1

What should happen with questions like this one:
If statement always true with enum in comparison
OP tries to provide us with all relevant data necessary. But he fails to narrow down the problem enough to produce a minimal working example.
He is clearly stuck and needs help. However this question will never be useful to everyone else.

My first instinct was to close or downvote the question. However a bunch of people found it upvote worthy. Which makes me wonder: How to handle questions like this?

3
  • 2
    That one is better than lots. You just need to ask for relevant bits of code. – user1228 Apr 7 '16 at 16:26
  • @Will It is better than lots of others. But does this make it good? – Tim Pohlmann Apr 11 '16 at 6:30
  • "You just need to ask for relevant bits of code." If you feel the question isn't worth anything without editing in code, vote to close as unclear. Guidance on downvotes is clear and plentiful, you can read up and use your judgement as to whether or not you should downvote. – user1228 Apr 11 '16 at 12:49
7

My first instinct was to close or downvote the question. However a bunch of people found it upvote worthy.

Which was correct IMHO.

What makes you think this is a good debugging question? Don't care about the upvotes. There's a number of possibly matching answers provided for the question, but none with any substantial proof.


Answerers (including me) sometimes tend to leave an upvote on a questions, even if it is still unclear.

But that might be a borderline decision, for me it depends if I can easily deduce a minimal testcase from the code shown easily (e.g. by adding a simple main() entry point or such, to compile and run the code).


Which makes me wonder: How to handle questions like this?

Help pages clearly state that debugging questions need a Minimal Testcase (emphasis mine):

  1. Questions seeking debugging help ("why isn't this code working?") must include the desired behavior, a specific problem or error and the shortest code necessary to reproduce it in the question itself. Questions without a clear problem statement are not useful to other readers. See: How to create a Minimal, Complete, and Verifiable example.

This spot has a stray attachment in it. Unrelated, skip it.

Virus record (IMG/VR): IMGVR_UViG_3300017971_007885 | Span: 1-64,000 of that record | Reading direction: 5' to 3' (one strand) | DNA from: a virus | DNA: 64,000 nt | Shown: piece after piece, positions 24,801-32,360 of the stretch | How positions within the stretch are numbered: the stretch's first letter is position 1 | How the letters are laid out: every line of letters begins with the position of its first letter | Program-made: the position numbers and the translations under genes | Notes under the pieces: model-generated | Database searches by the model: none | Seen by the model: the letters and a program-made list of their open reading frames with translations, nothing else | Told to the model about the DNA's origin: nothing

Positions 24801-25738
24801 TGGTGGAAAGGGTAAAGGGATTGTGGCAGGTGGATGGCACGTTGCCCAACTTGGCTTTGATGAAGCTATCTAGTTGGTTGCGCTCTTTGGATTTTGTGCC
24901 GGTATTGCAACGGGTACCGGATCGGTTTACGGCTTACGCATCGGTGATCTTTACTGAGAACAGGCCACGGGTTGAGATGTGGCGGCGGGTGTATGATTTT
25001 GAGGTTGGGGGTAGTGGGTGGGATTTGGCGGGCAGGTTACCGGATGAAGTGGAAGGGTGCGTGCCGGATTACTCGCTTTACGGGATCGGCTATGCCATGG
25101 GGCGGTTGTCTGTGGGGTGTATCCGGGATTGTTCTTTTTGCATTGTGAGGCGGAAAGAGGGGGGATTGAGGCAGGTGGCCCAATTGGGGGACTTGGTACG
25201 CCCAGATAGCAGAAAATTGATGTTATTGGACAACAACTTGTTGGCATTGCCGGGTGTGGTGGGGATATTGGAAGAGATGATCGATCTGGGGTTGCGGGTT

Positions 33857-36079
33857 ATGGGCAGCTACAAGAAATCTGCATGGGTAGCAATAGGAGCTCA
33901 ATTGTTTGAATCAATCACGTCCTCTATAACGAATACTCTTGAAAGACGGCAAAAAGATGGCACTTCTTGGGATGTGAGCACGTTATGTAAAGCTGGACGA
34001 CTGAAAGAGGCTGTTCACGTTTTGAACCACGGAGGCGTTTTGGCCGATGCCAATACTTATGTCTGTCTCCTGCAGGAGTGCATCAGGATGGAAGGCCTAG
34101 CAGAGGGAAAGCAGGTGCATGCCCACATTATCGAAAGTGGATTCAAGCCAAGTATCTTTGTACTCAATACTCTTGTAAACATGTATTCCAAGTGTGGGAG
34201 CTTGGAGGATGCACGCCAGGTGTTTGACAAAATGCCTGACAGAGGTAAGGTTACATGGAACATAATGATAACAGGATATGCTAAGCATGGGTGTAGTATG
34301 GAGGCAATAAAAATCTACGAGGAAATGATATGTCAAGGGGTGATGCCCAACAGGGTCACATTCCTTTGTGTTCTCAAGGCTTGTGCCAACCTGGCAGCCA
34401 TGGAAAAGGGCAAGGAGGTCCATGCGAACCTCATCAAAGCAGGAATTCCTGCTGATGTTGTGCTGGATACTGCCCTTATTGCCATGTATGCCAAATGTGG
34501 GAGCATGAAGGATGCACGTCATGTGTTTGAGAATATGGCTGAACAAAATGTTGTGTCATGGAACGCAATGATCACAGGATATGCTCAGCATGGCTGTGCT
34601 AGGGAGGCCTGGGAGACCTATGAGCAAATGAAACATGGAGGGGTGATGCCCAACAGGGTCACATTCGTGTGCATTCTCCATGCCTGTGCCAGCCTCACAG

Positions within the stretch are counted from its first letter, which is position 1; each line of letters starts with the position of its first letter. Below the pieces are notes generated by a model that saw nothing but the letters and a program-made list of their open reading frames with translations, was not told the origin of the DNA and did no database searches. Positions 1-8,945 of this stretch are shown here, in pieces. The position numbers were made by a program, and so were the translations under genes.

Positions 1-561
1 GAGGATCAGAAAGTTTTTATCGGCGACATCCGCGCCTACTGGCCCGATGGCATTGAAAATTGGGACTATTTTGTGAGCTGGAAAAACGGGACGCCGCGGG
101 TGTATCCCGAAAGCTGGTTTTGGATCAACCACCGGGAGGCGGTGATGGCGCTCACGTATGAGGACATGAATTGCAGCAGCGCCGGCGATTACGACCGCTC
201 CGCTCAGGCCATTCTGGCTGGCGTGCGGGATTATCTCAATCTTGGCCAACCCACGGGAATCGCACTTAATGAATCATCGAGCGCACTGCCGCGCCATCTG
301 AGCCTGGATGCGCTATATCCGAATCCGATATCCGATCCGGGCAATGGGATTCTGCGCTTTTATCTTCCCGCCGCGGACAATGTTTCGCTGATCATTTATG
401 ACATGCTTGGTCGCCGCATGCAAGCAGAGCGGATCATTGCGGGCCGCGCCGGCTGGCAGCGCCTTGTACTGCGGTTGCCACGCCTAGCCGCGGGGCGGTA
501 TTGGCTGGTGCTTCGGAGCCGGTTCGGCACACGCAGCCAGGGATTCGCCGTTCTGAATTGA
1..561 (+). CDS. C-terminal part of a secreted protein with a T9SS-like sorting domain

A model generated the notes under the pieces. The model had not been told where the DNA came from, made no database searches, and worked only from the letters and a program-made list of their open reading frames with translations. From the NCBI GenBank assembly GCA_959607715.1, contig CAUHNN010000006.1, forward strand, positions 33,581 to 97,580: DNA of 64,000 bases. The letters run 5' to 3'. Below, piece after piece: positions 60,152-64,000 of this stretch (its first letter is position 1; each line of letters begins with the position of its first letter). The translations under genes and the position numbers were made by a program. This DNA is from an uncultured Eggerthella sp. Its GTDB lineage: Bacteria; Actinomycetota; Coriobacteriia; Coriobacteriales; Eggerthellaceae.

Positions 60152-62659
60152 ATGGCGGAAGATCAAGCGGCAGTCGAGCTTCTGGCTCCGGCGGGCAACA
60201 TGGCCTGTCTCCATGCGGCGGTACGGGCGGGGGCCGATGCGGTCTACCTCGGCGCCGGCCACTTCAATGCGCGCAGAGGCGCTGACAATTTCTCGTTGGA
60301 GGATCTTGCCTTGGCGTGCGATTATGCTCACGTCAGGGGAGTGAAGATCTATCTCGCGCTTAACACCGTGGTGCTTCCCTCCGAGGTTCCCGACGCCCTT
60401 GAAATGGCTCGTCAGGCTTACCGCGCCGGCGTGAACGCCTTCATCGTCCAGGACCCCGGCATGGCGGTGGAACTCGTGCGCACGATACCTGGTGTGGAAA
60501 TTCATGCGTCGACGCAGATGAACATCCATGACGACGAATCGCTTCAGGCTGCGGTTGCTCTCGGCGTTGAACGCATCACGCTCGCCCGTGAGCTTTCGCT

Anyway you may leave a comment to ask the OP about improvement of their question providing a minimal testcase (as @Will proposed in their comment).

4
  • That's what I thought. Which leads me to the question why the question got upvoted. Anyway...Closing or downvoting? Closing I guess? – Tim Pohlmann Apr 7 '16 at 16:02
  • @TimPohlmann "Closing or downvoting? Closing I guess?" Both probably. – πάντα ῥεῖ Apr 7 '16 at 16:03
  • 6
    @TimPohlmann Lots of people like upvoting bad questions. It makes the OP feel better (in the short term) to get positive feedback, and that makes the voter feel better for making someone else feel better. They don't actually interact with all of the people harmed by their vote (all of the future readers that get directed to an unanswerable question) and so don't empathize with them. – Servy Apr 7 '16 at 16:15
  • I am not legion. A minor evil spirit, yes, but there's only one of me, unfortunately. – user1228 Apr 11 '16 at 12:51

You must log in to answer this question.

Not the answer you're looking for? Browse other questions tagged .